"Knock yourself out," Mr. Ellery said, and everyone
laughed. Mr. Ellery always gives time for people to read
what they've written out loud if they'd like to.
I've never shared. No way I'm going to let these
morons know what I'm thinking. I've read Harriet
the Spy and I keep my notebook with me all the time.
Never let it out of my sight.
In my old school in Arizona, there were over two hundred
eighth graders in my grade and we had different teachers for
each subject. In Broken Branch there are only twenty-two of
us so we have Mr. Ellery for just about every subject. Mr.
Ellery, besides being really cute, is the absolutely best
teacher I've ever had. He's funny, but never makes
fun of anyone and isn't sarcastic like some teachers
think is so hilarious. He also doesn't let people get
away with making crap out of anyone. All he has to do is
stare at the person and they shut up. Even Noah Plum.
Mr. Ellery always writes a journal prompt on the dry erase
board in case we can't think of what to write about.
Today he has written "During spring break I am going
Even Mr. Ellery's stare doesn't work today; everyone
is whispering and smiling because they are excited about
vacation. "All right, folks," Mr. Ellery says.
"Get down to work and if we have some time left over
we'll play Pictionary."
"Yesss!" the kids around me hiss. Great. I open my
notebook to the next clean page and begin writing.
"During spring break we're going to fly back to
Arizona to see our mother." The only sounds in the
classroom are the scratch of pencils on paper and
Erika's annoying sniffles; she always has a runny nose
and gets up twenty times a day to get a tissue. "I
don't care if I ever see snow or cows ever again. I
don't care if I ever see my grandfather again." I am
hoping with all my might that instead of coming back to
Broken Branch after spring break, my mother will be well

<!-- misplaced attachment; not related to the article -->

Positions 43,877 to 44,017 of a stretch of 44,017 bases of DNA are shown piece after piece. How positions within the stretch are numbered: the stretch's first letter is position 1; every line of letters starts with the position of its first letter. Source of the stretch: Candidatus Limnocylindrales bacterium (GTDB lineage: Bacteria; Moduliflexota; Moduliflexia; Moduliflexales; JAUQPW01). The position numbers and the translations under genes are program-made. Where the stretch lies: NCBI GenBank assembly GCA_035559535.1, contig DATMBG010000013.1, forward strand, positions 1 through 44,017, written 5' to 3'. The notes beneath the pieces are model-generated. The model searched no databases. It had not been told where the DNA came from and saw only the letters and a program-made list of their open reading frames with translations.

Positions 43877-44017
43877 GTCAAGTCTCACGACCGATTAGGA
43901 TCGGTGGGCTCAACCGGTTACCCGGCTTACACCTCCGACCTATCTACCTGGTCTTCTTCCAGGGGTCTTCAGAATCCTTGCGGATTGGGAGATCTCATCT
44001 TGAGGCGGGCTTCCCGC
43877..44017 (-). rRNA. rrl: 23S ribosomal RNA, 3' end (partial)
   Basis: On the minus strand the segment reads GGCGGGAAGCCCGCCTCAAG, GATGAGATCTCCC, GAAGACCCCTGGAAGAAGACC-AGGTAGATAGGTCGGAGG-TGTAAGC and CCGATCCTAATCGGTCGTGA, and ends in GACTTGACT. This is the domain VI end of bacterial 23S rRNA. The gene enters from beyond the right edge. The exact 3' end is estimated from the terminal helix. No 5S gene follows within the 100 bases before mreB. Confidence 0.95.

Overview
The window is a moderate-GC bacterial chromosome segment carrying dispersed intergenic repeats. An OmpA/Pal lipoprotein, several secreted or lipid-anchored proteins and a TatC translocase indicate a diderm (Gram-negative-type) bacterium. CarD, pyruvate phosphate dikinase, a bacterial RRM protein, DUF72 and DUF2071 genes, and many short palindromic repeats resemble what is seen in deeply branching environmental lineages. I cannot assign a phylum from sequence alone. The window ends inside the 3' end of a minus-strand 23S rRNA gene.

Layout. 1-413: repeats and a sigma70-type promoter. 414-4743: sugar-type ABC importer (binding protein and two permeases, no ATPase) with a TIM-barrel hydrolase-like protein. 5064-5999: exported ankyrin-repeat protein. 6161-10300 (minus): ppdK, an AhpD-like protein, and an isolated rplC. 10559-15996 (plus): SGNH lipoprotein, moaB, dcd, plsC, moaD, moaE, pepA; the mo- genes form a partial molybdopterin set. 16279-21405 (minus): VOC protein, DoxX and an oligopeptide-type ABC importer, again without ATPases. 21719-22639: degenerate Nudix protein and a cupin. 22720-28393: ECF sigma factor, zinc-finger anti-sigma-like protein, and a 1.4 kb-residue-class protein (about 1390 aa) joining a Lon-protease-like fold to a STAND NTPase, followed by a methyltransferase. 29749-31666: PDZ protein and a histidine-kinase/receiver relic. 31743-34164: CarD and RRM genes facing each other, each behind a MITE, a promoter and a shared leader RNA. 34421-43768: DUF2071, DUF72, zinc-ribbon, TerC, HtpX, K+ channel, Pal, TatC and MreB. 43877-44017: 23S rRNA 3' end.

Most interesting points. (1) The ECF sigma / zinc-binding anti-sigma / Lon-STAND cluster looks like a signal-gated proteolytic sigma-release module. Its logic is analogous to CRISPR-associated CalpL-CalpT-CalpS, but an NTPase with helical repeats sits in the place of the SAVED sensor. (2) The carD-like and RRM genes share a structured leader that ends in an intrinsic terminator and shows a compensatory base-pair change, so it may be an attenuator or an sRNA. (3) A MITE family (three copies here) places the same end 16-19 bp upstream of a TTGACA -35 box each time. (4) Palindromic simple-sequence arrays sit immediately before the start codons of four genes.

enough for us to come home. My grandfather tells us this
isn't going to happen. My mother is far from being able
to come home from the hospital. My mom will be in Arizona
until she is out of the hospital and well enough to get on a
plane and come here so Grandma and Grandpa, who I met for
the first time ever a couple months ago, can take care of
all of us. But it doesn't matter what my grandpa
saysafter spring break, I am not coming back to Broken
A sharp crack, like a branch snapped in half during an ice
storm, makes me look up from my notebook. Mr. Ellery hears
it, too, and stands up from behind his desk and walks to the
classroom door, steps into the hallway and comes back in
shrugging his shoulders. "Looks like someone broke a
window at the end of the hallway. I'm going to go check.
You guys stay in your seats. I'll be right back."
Before he can even leave the classroom the shaky voice of
Mrs. Lowell, the school secretary, comes on the intercom.
"Teachers, this is a Code Red Lockdown. Go to your safe
A snort comes from Noah. "Go to your safe place," he
says, mimicking Mrs. Lowell. No one else says a thing and we
all stare at Mr. Ellery, waiting for him to tell us what to
do next. I haven't been here long enough to know what a
Code Red Lockdown is. But it can't be good.
The morning the man with the gun walked into Evelyn
Oliver's classroom, she was wearing two items she had
vowed during her forty-three-year career as a teacher never
to wear. Denim and rhinestones. Mrs. Oliver was a firm
believer that a teacher should look like a teacher.
Well-groomed, blouses with collars, skirts and pantsuits
crisply ironed, dress shoes polished. None of that nonsense
younger teachers wore these days. Miniskirts, tennis shoes,
plunging necklines. Tattoos, for goodness' sake. For
instance, Mr. Ellery, the young eighth-grade teacher, had a
tattoo on his right arm. A series of bold black slashes and
swoops that Mrs. Oliver recognized as Asian in origin.
"It means teacher in Chinese," Mr. Ellery,
wearing a sleeveless T-shirt, told her after,
embarrassingly, he caught her staring at his deltoid muscle
one stifling-hot August afternoon during in-service week
when all the teachers were preparing their classrooms for
the school year. Mrs. Oliver sniffed in disapproval, but
really she couldn't help but wonder how painful it must
be to have someone precisely and methodically inject ink
into one's skin.
Casual Fridays were the worst, with teachers, even the older
ones, wearing denim and sweatshirts emblazoned with the
school name and logothe Broken Branch Consolidated
But on this unusually bitter March day, the last day school
was in session before spring break, Mrs. Oliver had on the
denim jumper she now knew she was going to die while
wearing. Shameful, she thought, after all these years of
razor-sharp pleats and itchy support hose.
Last week, after all the other third graders had left for
the day, Mrs. Oliver had tentatively opened the crumpled